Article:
Los Angeles Superior Court Jurisdiction and Criminal Defendant Administration

The Los Angeles Superior Court is committed to the administration of justice with equality, fairness and integrity, in an expeditious and timely manner for the people of the County of Los Angeles. The Court seeks to provide equal access to justice, prompt and courteous service, independence and accountability of Court actions, and to exercise case management practices designed to facilitate the fair and timely disposition of cases.

The Los Angeles Superior Court has jurisdiction over infraction, misdemeanor and felony cases. The criminal operation handles any complaint filed by a prosecuting agency, including but not limited to the Los Angeles City Attorney, the Los Angeles County District Attorney, the State Attorney General and City Attorney Offices representing the cities of Los Angeles, Long Beach, Santa Monica, Burbank and Pasadena.

For the hours of a specific Court location, click on Court locations.

Click here for a list of holidays on which dates the Court will be closed.

Appearance Information

Misdemeanors, felonies and warrants require a court appearance. Prescheduled court appearances will be on the calendar. Advances and continuances may not be included. Please report directly to the courtroom to which you have been assigned. Courtroom doors generally open at 8:30 a.m. If your name is not listed on the calendar and should be, report to the Clerk’s Office for additional information. Present the clerk with any paperwork you have that relates to your case.

To appear in court on a non-calendared case, you must report to the Clerk’s Office by 8:30 a.m., Monday through Friday. Present the clerk with any relevant paperwork/information, such as case number, copy of citation, bail/bond receipt, driver’s license number and/or proof of compliance of a Court order.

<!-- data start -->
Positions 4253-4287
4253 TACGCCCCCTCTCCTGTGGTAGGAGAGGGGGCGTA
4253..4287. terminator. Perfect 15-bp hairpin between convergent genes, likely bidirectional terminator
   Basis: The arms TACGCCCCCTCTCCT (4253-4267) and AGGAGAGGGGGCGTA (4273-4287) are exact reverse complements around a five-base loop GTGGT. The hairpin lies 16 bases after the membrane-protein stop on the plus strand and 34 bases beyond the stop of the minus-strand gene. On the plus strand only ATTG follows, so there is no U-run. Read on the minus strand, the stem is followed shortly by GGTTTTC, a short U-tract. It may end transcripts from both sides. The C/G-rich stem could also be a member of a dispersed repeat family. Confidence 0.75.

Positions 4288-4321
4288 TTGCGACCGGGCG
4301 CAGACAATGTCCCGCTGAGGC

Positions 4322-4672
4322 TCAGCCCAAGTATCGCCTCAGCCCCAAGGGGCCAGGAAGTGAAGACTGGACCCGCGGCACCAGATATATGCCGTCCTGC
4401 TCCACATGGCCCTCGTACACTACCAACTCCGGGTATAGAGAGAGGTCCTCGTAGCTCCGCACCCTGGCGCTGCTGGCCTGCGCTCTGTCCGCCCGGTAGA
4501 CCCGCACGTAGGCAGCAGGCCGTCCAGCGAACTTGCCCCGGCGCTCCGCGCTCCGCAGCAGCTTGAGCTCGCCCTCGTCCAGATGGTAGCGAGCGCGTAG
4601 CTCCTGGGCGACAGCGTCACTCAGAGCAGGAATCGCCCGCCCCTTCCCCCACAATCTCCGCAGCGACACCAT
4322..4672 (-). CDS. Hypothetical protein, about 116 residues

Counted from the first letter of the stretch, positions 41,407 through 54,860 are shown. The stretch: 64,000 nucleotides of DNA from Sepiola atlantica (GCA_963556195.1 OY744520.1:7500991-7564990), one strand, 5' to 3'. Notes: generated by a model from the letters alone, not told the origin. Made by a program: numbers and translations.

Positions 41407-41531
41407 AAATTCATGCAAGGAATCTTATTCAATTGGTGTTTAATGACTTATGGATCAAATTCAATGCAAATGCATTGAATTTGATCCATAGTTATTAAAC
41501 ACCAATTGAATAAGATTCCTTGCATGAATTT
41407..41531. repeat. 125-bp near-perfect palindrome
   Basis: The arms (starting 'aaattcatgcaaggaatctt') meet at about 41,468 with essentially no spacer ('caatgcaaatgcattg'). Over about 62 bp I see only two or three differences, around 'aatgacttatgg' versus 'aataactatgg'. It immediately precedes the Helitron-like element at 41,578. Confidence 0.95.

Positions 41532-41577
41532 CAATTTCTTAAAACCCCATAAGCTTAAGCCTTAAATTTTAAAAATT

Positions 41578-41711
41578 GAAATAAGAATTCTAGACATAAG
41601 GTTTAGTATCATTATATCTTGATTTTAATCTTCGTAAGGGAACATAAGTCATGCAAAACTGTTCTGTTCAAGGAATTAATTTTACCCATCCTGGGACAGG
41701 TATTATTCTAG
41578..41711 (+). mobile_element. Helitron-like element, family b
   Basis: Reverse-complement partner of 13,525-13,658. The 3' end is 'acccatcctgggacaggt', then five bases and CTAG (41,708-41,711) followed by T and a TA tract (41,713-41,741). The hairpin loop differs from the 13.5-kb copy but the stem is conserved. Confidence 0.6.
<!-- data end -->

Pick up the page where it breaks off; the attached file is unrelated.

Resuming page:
If you need record checks, have already been sentenced and are due to pay a fine or show proof of program completion, are filing motions or have other Court business, you may appear in the Clerk’s Office during normal business hours.

If you are requesting information regarding a defendant who has been brought to Court in custody, please make your inquiry in the Clerk’s Office, or call the specific Court location for information. Please have the defendant’s name, date of birth and booking number or arresting agency ready.

For courtroom appearances, the following rules are enforced:

Shirt and shoes are required in the courtroom.
Tank tops and T-shirts are NOT allowed in the courtroom.
Food, drinks, and gum chewing are NOT allowed in the courtroom.
Weapons are NOT allowed in the courthouse.
Pagers and cell phones must be turned off.

Cases Handled In The Criminal Division

Infractions
Infraction crimes are not punishable by imprisonment. A person charged with an infraction is not entitled to a trial by jury, and is not entitled to be represented by Court-appointed counsel at public expense unless the person is held in custody. The most common infractions are vehicle moving violations, which are typically charged/filed on traffic citations.

Infraction violations usually do not require a Court appearance and can be processed in the Clerk’s Office. However, if a defendant wishes to appear in Court, he or she may schedule a Court date to appear for arraignment and/or court trial.

Misdemeanor

Misdemeanor crimes are punishable by a maximum fine of $1000 and a county jail term of one year or less. However, some offenses exceed these general criteria; for example, spousal abuse can carry a $6000 maximum fine. Common examples of misdemeanor violations include petty theft, prostitution, vandalism, and driving under the influence.

The processing of a misdemeanor usually follows this order:

An arrest is made – police take the defendant to jail. Three things can happen: